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Network Realism

from BookTwo’s Network Realism: William Gibson and new forms of Fiction:

Gibson’s been talking a lot lately about atemporality, this idea that we live in a sort of endless digital now. In “Zero History” we have an echo of “No Future”: everything compressed into the present. This idea is what Zero History is really about. (This is the Order Flow: the future is defined by the present; who pinpoints the present controls the future.)

While not one to contradict Gibson himself, I’m not sure I buy this exactly: indeed, the wikihistoriography project was, in part, a refutation of this view. But it’s undeniable that something is happening, a network effect produced by the sudden visibility of just how unevenly distributed those futures are.

I want to give it a name, and at this point I’m calling it Network Realism.

Network Realism is writing that is of and about the network. It’s realism because it’s so close to our present reality. A realism that posits an increasingly 1:1 relationship between Fiction and the World. A realtime link. And it’s networked because it lives in a place that’s that’s enabled by, and only recently made possible by, our technological connectedness.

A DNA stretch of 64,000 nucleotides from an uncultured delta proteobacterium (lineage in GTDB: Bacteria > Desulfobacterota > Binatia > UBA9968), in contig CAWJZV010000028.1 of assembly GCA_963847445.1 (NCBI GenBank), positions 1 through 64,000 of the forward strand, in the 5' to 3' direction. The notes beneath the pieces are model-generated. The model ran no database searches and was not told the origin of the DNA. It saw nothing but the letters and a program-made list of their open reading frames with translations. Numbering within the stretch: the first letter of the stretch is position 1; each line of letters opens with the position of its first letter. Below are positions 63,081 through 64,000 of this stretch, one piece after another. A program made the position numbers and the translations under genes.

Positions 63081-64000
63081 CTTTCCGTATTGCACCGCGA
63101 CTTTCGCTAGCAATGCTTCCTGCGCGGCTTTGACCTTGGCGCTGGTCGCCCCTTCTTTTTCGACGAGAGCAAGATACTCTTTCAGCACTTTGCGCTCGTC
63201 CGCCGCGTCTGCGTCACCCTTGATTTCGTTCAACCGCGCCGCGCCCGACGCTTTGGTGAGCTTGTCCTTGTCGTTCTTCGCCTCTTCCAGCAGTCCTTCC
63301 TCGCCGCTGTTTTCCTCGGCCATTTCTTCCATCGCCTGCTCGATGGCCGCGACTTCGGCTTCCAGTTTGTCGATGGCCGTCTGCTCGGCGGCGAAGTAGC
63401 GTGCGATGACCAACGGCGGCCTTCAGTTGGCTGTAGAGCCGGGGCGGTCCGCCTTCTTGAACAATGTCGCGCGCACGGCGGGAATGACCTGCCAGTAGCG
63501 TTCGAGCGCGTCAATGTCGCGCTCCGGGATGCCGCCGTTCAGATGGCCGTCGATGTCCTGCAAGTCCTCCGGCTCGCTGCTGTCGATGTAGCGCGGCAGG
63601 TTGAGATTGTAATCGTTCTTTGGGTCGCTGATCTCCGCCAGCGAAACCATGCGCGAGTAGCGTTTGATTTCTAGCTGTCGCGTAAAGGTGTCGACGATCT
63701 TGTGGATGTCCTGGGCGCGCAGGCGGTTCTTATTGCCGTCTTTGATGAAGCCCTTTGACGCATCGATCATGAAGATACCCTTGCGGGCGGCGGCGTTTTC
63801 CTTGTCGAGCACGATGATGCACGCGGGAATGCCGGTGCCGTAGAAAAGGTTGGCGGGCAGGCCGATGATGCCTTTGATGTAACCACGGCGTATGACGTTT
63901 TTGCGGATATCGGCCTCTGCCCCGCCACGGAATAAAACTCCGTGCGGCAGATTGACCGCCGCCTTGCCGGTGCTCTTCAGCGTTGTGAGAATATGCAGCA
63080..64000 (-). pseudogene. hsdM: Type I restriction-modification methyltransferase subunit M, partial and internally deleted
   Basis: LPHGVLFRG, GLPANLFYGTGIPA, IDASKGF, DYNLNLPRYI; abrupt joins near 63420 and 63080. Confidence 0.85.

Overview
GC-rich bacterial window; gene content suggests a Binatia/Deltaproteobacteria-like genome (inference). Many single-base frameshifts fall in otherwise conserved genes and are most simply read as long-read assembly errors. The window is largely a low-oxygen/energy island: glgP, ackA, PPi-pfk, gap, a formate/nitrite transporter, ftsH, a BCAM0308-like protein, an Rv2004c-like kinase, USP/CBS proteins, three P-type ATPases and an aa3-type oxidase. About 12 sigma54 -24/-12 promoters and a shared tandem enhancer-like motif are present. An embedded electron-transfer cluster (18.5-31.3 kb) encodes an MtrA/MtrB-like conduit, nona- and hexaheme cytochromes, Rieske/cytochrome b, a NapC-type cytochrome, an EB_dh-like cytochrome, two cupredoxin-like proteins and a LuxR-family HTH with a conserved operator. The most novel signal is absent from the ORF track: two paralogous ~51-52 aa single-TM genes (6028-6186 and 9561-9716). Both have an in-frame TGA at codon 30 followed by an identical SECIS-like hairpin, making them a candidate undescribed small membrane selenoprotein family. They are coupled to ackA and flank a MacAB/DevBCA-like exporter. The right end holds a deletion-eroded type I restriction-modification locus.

Zero History is Network Realism because of the way that it talks about the world, and the way its knowledge of the world is gathered and disseminated. Gibson seems to be navigating the spider graph of current reality as wikiracing does human knowledge.

Links and formating from the original, and tip of the hat toward technoccult for this one.

If you’ve read anything here, it should be obvious that this is getting quoted primarily for the “1:1 relationship between Fiction and the World” & “our technological connectedness” paragraph – but while I’m at it, I’ll just simply point out that BookTwo’s “wikihistoriography” material does not actually refute Gibson’s “endless digital now” – “Everything should have a history button” is just another way of saying “everything compressed into the present.”

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